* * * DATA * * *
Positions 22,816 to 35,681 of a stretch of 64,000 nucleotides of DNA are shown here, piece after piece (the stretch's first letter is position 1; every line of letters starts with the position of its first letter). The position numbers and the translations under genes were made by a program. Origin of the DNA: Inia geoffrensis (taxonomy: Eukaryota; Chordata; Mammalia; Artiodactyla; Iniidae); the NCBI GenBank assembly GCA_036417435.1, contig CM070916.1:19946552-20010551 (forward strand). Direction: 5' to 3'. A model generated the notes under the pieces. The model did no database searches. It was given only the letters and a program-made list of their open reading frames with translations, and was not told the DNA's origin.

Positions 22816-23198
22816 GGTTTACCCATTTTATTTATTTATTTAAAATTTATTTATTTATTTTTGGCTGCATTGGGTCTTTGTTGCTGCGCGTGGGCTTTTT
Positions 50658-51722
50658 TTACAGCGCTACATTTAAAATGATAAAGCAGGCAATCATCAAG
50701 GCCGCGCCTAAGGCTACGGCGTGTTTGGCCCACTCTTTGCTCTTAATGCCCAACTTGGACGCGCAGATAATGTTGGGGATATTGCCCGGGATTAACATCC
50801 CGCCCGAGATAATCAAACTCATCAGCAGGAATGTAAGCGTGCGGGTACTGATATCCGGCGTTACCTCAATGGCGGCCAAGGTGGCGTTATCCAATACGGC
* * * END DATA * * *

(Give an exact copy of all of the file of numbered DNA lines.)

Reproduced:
Positions 22,816 to 35,681 of a stretch of 64,000 nucleotides of DNA are shown here, piece after piece (the stretch's first letter is position 1; every line of letters starts with the position of its first letter). The position numbers and the translations under genes were made by a program. Origin of the DNA: Inia geoffrensis (taxonomy: Eukaryota; Chordata; Mammalia; Artiodactyla; Iniidae); the NCBI GenBank assembly GCA_036417435.1, contig CM070916.1:19946552-20010551 (forward strand). Direction: 5' to 3'. A model generated the notes under the pieces. The model did no database searches. It was given only the letters and a program-made list of their open reading frames with translations, and was not told the DNA's origin.

Positions 22816-23198
22816 GGTTTACCCATTTTATTTATTTATTTAAAATTTATTTATTTATTTTTGGCTGCATTGGGTCTTTGTTGCTGCGCGTGGGCTTTTT
Positions 50658-51722
50658 TTACAGCGCTACATTTAAAATGATAAAGCAGGCAATCATCAAG
50701 GCCGCGCCTAAGGCTACGGCGTGTTTGGCCCACTCTTTGCTCTTAATGCCCAACTTGGACGCGCAGATAATGTTGGGGATATTGCCCGGGATTAACATCC
50801 CGCCCGAGATAATCAAACTCATCAGCAGGAATGTAAGCGTGCGGGTACTGATATCCGGCGTTACCTCAATGGCGGCCAAGGTGGCGTTATCCAATACGGC